The news of their departure comes from The New York Times, and is corroborated by a statement from Systrom. It was sold to Facebook for $1 billion a couple of years later, and is closing in on a billion users worldwide - making it the third largest social network on the planet. As Instagram has shown more ads, the average price per ad across Facebook's entire family of apps has declined earlier this year after a year of upswing.
The platform has been a hit with young internet users, an audience that Facebook is keen to keep in its fold. Concerns over Facebook's business sparked the biggest one-day wipeout in U.S. stock market history in July.
Systrom issued a statement on Instagram's blog, saying that he and Krieger were "planning on taking some time off to explore our curiosity and creativity again". "I'm looking forward to seeing what they build next".
Adam Mosseri, who had overseen Facebook's news feed and spent a decade working closely with Zuckerberg, became Instagram's head of product.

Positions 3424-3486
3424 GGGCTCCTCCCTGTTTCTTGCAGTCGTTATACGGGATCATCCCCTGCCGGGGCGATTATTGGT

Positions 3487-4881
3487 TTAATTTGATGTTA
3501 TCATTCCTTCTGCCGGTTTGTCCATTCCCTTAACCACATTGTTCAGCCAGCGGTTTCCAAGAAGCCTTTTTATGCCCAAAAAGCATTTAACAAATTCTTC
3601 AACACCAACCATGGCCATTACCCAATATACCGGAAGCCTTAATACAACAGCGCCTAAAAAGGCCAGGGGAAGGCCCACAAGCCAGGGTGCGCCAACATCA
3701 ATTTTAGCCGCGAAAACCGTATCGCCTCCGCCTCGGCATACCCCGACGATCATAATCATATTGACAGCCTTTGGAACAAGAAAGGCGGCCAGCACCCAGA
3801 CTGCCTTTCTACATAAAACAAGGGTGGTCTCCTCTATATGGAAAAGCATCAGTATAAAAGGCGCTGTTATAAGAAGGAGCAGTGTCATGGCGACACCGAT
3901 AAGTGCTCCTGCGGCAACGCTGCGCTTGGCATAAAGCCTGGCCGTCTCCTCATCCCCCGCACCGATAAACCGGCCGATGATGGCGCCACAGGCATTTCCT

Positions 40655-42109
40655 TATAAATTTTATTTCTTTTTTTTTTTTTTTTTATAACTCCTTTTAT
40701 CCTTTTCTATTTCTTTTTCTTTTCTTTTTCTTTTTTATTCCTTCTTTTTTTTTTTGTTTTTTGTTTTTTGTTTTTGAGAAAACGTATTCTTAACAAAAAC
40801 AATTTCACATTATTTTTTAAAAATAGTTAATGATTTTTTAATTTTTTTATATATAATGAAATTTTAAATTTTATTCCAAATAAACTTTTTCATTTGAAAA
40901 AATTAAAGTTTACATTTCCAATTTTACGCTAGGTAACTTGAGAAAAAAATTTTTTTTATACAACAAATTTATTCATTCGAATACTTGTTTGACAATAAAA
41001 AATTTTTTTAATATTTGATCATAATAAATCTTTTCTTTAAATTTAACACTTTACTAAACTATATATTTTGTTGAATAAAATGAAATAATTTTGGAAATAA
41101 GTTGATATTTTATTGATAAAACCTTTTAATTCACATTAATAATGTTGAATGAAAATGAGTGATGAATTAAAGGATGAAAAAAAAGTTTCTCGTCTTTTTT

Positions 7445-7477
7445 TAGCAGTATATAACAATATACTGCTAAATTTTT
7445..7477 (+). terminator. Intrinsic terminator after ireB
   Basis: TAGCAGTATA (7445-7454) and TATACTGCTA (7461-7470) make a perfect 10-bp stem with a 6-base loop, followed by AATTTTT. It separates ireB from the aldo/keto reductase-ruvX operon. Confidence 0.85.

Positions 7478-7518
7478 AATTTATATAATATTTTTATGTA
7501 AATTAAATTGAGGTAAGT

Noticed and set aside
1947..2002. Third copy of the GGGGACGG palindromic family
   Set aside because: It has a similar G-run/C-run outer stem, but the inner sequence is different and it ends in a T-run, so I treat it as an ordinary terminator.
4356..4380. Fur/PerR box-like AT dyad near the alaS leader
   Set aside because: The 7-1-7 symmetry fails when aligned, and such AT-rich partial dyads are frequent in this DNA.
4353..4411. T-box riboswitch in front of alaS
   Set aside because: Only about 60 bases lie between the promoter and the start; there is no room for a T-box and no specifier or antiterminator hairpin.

WhatsApp founder Jan Koum left the company in 2014, the same year Facebook bought the messaging app. The Instagram departures may put further pressure on its stock. Since then, the service has grown to more than 1 billion users and has of course added plenty of advertisements.
The app now boasts a user base of over one billion people.
Any significant changes to Instagram could hurt Facebook's bottom line as, unlike its parent company, the network has retained its popularity during the scandals.
Instagram has largely escaped Facebook's high-profile problems over user privacy, foreign elections interference and fake news, even though it is not immune to any of these things (Facebook recently disclosed it has deleted hundreds of pages on its namesake site as well as Instagram that were linked to global misinformation campaigns meant to disrupt elections).
Video content has been a major emphasis for Facebook as it seeks to satisfy advertisers' desire to stream more commercials online.